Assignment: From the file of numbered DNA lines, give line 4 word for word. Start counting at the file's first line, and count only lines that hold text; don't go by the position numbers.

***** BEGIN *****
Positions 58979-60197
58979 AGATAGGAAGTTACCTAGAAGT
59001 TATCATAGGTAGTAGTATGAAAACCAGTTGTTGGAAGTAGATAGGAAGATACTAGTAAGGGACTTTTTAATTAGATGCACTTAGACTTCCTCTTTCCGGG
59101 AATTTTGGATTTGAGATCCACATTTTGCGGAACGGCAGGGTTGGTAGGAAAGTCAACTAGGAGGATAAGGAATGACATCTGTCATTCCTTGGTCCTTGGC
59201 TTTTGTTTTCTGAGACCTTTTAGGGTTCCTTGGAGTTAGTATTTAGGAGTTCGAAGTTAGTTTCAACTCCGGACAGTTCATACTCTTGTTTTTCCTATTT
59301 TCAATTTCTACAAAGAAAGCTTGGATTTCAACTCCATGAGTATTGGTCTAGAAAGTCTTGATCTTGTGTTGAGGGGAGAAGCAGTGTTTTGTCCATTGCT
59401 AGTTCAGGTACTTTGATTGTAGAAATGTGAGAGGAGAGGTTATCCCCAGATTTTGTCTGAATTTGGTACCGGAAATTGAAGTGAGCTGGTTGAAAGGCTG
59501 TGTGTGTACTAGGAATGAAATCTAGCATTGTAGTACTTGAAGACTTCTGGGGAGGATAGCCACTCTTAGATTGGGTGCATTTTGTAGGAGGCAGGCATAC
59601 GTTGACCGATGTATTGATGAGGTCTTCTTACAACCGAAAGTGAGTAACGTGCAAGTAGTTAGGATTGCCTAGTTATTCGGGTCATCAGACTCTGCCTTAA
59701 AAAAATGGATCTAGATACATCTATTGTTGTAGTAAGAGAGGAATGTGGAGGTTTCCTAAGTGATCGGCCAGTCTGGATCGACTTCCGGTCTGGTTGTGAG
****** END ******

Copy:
59101 AATTTTGGATTTGAGATCCACATTTTGCGGAACGGCAGGGTTGGTAGGAAAGTCAACTAGGAGGATAAGGAATGACATCTGTCATTCCTTGGTCCTTGGC